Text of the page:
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Study Says COX-2 Drugs May Not be Worth the Extra Money

Jun 4, 2002 | Healthscout New studies challenge the cost-effectiveness of COX-2 drugs compared to traditional non-steroidal anti-inflammatory (NSAIDs), such as ibuprofen and naproxen, in treating arthritis, acute pain and other disorders.

The studies were done by Express Scripts Inc., one of the nation's largest pharmacy benefit management firms, and presented today at its annual Outcomes Conference.

The studies found that prescription COX-2 drugs such as Celebrex, Vioxx and Bextra were as effective as NSAIDS but much more expensive. Some studies say the extra cost is justified, because the COX-2 drugs reduce the risk of gastrointestinal side effects.

But the Express Scripts' studies found that 74 percent of COX-2 users had no evidence of being at risk for gastrointestinal side effects. Other findings from the studies include:

Twenty-nine percent of new COX-2 users had a diagnosis for low back pain, a condition not yet listed as an approved indication for COX-2s.

More than half of the new COX-2 users had less than a 60-day supply over one year of follow-up, suggesting that the COX-2 drugs are not being reserved for those requiring long-term therapy, where the risk of gastrointestinal side effects is of greatest concern.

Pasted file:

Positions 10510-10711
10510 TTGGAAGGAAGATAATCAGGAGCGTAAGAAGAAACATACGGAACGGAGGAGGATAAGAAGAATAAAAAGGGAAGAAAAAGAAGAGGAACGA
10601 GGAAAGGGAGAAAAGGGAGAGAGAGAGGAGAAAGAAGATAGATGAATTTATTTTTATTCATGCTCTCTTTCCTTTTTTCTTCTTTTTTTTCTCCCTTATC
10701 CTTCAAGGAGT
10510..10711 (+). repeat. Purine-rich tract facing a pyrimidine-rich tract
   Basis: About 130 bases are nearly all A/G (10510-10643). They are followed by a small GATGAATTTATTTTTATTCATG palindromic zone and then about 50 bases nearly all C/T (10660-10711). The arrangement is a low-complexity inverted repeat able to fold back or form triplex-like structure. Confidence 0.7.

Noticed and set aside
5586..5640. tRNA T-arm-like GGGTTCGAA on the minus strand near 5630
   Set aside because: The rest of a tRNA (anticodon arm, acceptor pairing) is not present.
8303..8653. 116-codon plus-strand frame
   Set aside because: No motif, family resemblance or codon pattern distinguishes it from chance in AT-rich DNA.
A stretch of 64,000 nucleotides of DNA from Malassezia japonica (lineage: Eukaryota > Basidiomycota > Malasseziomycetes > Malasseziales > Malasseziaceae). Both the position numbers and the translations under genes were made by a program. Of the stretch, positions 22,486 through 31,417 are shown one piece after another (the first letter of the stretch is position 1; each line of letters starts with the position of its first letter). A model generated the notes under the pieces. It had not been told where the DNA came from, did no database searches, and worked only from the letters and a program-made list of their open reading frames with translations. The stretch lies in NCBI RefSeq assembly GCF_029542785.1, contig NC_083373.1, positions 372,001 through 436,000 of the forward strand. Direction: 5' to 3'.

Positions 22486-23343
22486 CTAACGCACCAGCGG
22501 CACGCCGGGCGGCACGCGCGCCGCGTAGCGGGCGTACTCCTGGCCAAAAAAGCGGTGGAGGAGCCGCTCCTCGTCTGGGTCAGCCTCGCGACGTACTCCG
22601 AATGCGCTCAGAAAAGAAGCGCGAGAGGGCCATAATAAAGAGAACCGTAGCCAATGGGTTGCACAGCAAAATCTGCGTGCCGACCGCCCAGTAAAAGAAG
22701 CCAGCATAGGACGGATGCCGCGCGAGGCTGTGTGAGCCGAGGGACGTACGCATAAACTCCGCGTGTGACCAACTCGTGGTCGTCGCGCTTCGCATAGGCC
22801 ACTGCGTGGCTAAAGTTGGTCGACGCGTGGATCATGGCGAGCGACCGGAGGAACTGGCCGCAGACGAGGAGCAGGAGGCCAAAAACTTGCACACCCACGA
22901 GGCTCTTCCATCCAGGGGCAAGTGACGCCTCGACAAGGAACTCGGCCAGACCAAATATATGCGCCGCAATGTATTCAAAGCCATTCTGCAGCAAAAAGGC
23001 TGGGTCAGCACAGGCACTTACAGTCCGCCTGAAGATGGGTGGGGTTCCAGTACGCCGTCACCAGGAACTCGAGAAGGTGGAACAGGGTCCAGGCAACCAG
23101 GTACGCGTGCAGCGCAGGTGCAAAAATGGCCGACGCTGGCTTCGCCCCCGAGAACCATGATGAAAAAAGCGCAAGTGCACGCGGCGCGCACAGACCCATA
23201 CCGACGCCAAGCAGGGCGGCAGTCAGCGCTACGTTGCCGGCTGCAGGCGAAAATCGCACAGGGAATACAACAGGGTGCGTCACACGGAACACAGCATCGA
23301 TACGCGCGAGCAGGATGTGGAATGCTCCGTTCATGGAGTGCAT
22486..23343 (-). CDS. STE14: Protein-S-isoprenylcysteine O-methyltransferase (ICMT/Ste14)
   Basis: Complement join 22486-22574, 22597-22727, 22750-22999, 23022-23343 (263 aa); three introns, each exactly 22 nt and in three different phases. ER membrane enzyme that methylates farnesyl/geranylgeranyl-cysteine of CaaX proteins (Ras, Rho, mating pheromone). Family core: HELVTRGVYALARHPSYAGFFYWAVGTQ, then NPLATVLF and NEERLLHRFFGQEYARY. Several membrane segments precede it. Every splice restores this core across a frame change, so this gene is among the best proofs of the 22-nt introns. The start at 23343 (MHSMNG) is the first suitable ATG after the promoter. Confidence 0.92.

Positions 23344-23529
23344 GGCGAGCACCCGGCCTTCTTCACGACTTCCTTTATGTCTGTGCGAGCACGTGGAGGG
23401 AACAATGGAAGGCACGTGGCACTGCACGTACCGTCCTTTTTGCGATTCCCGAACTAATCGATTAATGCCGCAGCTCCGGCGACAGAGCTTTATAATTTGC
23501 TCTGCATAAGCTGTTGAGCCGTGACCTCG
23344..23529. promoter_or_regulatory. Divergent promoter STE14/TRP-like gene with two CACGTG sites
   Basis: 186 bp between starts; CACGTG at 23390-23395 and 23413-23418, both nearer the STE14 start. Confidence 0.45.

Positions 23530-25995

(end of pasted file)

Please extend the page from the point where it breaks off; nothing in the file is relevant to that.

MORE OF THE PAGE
About half the chronic COX-2 users took aspirin for cardio-protective effects. Half of these users were taking aspirin doses of 325mg./day or higher. That's more than considered necessary for cardio-protection and a level that negates the gastrointestinal protective effects of COX-2 drugs.
The studies were based on data from a Midwest-based Preferred Provider Organization that included medical and pharmacy claims for new COX-2 users from Jan. 1, 2000, to May 31, 2000.

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